Broadly Available Imaging Devices Enable High-Quality Low-Cost Photometry
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CitationChristodouleas, Dionysios C., Alex Nemiroski, Ashok A. Kumar, and George M. Whitesides. 2015. “Broadly Available Imaging Devices Enable High-Quality Low-Cost Photometry.” Anal. Chem. 87 (18) (September 15): 9170–9178. doi:10.1021/acs.analchem.5b01612.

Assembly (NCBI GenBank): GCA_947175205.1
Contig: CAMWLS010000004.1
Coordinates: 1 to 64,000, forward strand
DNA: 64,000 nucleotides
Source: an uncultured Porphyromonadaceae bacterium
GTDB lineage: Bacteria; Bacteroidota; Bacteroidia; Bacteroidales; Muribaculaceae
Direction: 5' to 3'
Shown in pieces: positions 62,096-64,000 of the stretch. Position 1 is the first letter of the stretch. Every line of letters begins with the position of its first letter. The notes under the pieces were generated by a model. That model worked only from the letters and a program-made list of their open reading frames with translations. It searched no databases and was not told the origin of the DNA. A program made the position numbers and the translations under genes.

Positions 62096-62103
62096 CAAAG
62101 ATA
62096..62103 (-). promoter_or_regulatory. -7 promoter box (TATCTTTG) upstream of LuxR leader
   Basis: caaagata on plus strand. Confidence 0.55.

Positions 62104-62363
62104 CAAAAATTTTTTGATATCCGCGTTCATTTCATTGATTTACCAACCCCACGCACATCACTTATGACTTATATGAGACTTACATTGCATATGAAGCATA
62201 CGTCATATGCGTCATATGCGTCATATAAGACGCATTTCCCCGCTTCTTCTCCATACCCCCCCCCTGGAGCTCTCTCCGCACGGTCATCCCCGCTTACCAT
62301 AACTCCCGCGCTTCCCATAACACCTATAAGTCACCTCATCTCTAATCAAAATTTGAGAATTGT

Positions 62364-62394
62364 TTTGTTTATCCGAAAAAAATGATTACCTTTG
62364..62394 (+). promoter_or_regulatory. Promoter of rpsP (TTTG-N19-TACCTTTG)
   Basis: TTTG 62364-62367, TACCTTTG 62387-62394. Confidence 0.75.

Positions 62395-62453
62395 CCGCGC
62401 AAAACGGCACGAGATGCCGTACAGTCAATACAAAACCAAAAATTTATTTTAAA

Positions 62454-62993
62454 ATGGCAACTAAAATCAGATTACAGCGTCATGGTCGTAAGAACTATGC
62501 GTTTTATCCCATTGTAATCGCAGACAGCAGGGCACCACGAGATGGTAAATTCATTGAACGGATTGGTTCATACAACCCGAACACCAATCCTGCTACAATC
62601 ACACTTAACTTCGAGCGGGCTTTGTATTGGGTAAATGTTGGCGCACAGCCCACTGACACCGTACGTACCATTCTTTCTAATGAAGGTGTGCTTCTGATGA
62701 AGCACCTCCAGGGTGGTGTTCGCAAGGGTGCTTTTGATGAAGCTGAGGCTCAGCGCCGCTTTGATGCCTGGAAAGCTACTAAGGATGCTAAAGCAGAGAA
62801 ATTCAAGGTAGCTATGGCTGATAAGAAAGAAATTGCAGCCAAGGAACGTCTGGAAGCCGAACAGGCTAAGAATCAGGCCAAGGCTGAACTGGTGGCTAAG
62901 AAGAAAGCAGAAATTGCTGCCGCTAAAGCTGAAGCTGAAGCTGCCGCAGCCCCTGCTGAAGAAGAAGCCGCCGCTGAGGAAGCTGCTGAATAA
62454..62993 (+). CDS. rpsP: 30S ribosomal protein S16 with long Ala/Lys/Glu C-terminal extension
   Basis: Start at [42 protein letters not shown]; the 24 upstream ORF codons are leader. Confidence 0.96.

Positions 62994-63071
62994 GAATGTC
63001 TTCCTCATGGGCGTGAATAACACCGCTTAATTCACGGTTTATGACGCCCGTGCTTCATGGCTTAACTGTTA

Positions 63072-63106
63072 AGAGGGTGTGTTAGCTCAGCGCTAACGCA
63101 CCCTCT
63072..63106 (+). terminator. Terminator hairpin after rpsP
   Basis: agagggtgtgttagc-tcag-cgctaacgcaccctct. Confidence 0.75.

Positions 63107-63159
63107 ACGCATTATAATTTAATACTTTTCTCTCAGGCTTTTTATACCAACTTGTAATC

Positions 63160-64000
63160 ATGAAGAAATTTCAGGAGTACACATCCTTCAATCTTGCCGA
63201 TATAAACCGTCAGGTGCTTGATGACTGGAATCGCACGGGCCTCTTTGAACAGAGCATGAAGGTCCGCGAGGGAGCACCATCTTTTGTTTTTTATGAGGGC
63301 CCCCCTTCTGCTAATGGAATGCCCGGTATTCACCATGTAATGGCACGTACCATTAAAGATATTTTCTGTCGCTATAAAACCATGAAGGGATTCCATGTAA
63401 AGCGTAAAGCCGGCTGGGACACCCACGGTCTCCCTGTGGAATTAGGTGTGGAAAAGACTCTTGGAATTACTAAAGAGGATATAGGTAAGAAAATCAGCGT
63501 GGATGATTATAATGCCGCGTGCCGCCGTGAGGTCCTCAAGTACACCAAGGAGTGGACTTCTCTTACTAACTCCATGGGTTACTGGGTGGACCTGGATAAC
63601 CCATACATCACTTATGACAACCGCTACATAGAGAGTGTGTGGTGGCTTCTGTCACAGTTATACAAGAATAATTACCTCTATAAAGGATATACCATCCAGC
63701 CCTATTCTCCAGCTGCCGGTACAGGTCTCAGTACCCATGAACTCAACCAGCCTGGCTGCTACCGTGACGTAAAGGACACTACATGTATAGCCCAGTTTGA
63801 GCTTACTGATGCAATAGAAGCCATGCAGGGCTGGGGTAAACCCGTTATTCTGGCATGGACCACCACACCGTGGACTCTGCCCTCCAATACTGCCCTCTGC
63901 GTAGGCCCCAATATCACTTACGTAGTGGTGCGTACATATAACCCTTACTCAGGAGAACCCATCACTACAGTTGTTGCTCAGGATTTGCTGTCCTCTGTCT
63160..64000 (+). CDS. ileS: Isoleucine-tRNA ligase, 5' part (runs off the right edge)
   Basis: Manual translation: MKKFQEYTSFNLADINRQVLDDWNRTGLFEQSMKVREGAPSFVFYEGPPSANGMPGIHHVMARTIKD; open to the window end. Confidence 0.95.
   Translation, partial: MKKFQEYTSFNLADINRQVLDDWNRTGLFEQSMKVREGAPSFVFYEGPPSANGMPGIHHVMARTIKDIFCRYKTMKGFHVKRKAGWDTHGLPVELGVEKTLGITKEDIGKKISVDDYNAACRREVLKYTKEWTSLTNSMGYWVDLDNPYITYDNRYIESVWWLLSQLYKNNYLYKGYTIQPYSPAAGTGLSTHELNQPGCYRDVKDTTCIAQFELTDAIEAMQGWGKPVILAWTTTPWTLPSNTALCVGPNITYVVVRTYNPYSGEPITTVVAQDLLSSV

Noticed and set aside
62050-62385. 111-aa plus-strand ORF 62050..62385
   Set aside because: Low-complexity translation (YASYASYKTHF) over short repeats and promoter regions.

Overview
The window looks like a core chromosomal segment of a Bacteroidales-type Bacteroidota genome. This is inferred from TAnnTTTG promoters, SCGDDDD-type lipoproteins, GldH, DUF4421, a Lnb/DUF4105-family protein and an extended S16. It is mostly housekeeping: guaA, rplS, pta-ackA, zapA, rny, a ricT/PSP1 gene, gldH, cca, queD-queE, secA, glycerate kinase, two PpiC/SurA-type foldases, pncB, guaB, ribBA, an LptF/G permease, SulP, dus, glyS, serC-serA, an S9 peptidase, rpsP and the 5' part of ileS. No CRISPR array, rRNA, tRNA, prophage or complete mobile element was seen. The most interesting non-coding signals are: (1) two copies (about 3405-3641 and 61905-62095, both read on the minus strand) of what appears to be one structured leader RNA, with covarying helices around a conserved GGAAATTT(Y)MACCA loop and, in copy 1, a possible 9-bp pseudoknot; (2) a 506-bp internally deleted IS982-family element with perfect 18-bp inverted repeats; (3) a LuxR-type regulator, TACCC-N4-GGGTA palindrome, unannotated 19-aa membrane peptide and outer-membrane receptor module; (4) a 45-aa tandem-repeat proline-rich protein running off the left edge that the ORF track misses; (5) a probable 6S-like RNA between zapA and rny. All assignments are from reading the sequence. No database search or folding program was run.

AbstractThis paper demonstrates that, for applications in resource-limited environments, expensive microplate spectrophotometers that are used in many central laboratories for parallel measurement of absorbance of samples can be replaced by photometers based on inexpensive and ubiquitous, consumer electronic devices (e.g., scanners and cell-phone cameras). Two devices, (i) a flatbed scanner operating in transmittance mode and (ii) a camera-based photometer (constructed from a cell phone camera, a planar light source, and a cardboard box), demonstrate the concept. These devices illuminate samples in microtiter plates from one side and use the RGB-based imaging sensors of the scanner/camera to measure the light transmitted to the other side. The broadband absorbance of samples (RGB-resolved absorbance) can be calculated using the RGB color values of only three pixels per microwell. Rigorous theoretical analysis establishes a well-defined relationship between the absorbance spectrum of a sample and its corresponding RGB-resolved absorbance. The linearity and precision of measurements performed with these low-cost photometers on different dyes, which absorb across the range of the visible spectrum, and chromogenic products of assays (e.g., enzymatic, ELISA) demonstrate that these low-cost photometers can be used reliably in a broad range of chemical and biochemical analyses. The ability to perform accurate measurements of absorbance on liquid samples, in parallel and at low cost, would enable testing, typically reserved for well-equipped clinics and laboratories, to be performed in circumstances where resources and expertise are limited.
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